Now, of course, thanks to the pre-release publicity machine that never stops cranking, we have some idea : that new “Super-Man” is a cocky teenage kid in China; the “Super-Sons” (who we now won’t be seeing in their own book until sometime next year) are Jon Kent and Damian Wayne; and the latest version of “Superwoman” — a name that any number of characters have adopted for short spells over the years — is “New 52” Lois Lane.
Or is she? The title of the opening story arc for this series, “Who Is Superwoman?,” seems pretty apt given that there first appears to be one woman (Lois) who absorbed some of Superman’s powers — then we learn there were actually two (Lana Lang being the other) — and at the end of the first issue we might (or, hey, might not) be back down to one, given that one of them supposedly (again with the air-quotes because its permanence in comics is always an open question) “dies.”
And if that isn’t enough, the chief villain in this issue is yet another Superman — of the self-declared variety, mind you, since none other than Lex Luthor has constructed a “battle-suit” with a big old “S” on the chest for himself and assumed the role of protector of Metropolis because, hey, that’s what bored rich guys can do.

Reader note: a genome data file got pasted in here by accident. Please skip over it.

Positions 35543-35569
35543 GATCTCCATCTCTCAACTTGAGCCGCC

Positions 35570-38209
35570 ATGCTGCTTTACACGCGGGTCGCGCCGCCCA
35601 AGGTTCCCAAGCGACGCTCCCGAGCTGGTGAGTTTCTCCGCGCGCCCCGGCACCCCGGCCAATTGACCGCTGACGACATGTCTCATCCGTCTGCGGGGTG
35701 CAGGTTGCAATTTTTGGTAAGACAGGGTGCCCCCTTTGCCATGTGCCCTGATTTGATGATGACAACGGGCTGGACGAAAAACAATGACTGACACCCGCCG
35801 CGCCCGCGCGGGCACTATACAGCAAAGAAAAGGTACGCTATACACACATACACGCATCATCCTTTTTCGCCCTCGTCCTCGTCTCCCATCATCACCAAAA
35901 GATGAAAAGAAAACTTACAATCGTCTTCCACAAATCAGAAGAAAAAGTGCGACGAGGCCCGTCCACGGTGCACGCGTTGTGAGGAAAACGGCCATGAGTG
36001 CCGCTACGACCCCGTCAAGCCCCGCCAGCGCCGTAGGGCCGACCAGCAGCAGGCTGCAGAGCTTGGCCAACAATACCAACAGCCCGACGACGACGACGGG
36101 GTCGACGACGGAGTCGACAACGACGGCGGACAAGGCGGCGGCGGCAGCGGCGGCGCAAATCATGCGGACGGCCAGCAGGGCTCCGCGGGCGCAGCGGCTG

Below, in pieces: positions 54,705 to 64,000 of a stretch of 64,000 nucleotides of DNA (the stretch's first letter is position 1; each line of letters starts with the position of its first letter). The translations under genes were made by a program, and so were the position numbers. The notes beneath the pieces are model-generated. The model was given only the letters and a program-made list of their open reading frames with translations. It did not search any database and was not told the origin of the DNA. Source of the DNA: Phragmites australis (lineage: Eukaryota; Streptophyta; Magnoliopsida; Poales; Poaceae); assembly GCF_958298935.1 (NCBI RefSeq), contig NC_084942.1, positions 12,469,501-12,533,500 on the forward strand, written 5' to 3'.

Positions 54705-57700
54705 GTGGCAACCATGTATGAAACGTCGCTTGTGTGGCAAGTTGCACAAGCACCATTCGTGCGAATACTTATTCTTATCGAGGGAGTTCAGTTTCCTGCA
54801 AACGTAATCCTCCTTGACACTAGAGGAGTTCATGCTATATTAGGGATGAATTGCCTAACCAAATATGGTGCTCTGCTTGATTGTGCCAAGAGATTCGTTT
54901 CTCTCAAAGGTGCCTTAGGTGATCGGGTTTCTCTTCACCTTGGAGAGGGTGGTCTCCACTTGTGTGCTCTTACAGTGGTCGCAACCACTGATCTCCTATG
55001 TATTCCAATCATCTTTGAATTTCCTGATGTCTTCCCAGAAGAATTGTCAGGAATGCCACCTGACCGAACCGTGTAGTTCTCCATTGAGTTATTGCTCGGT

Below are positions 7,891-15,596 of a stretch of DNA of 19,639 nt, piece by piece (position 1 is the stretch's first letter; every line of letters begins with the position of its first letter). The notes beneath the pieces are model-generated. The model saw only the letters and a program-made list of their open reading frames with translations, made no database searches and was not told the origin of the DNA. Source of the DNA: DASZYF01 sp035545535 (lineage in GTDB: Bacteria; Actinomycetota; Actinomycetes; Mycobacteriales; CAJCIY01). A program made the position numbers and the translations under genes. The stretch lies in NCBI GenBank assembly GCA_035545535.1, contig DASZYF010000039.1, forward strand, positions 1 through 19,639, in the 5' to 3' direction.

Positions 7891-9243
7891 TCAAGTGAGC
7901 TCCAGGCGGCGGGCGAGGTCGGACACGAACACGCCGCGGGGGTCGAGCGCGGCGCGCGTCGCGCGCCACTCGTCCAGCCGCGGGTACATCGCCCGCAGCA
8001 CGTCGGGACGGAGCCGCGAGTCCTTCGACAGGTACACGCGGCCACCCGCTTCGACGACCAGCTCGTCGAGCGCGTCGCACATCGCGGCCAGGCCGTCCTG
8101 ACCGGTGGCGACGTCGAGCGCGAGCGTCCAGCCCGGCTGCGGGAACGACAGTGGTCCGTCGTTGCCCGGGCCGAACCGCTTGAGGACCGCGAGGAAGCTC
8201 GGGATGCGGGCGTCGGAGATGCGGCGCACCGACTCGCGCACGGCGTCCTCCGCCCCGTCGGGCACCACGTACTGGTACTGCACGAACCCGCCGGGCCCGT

Veteran “steady hand” Phil Jimenez is taking care of both the script and pencils on this monthly (thank God!) title, and while it was a given that the book would look great, he’s largely untested as a writer, so it was anybody’s guess how it would actually read. Fortunately for us all, we can say “so far, so good” on that front, given that he’s served up an opening salvo that, while admittedly “text-heavy,” doesn’t get bogged down with too much exposition despite, frankly, needing to cover a whole lot of ground before he can even get the action started in earnest. And once the action does get going a mere few pages in, it’s brisk, believable (as far as these things go), and thoroughly satisfying. Jimenez hasa real knack for rapid-fire characterization, his dialogue is crisp and authentic, and he controls the pacing of his story — alternating between flashbacks to the recent past and “present-day” trials and tribulations on Luthor’s new fucking battleship (that he built, of course, to “safeguard” his city) — with masterful ease. This is a substantive comic that packs a lot into its 2o pages of editorial content, but it never feels “weighty” or “overburdened” — in fact, it just feels like you’re getting solid value for your $2.99, a rarity these days.
Matt Santorelli’s inks and Jeromy Cox’s colors combine to give the finished pages a very clean and polished feel that complement the goings-on quite nicely, and if this team can hold together for the foreseeable future, all indications are that we’re most likely in for a fun and even memorable ride here. We may not know, strictly speaking, who Superwoman is yet — or, to be more specific, how many of them there are — but I’m game to find out, that’s for sure.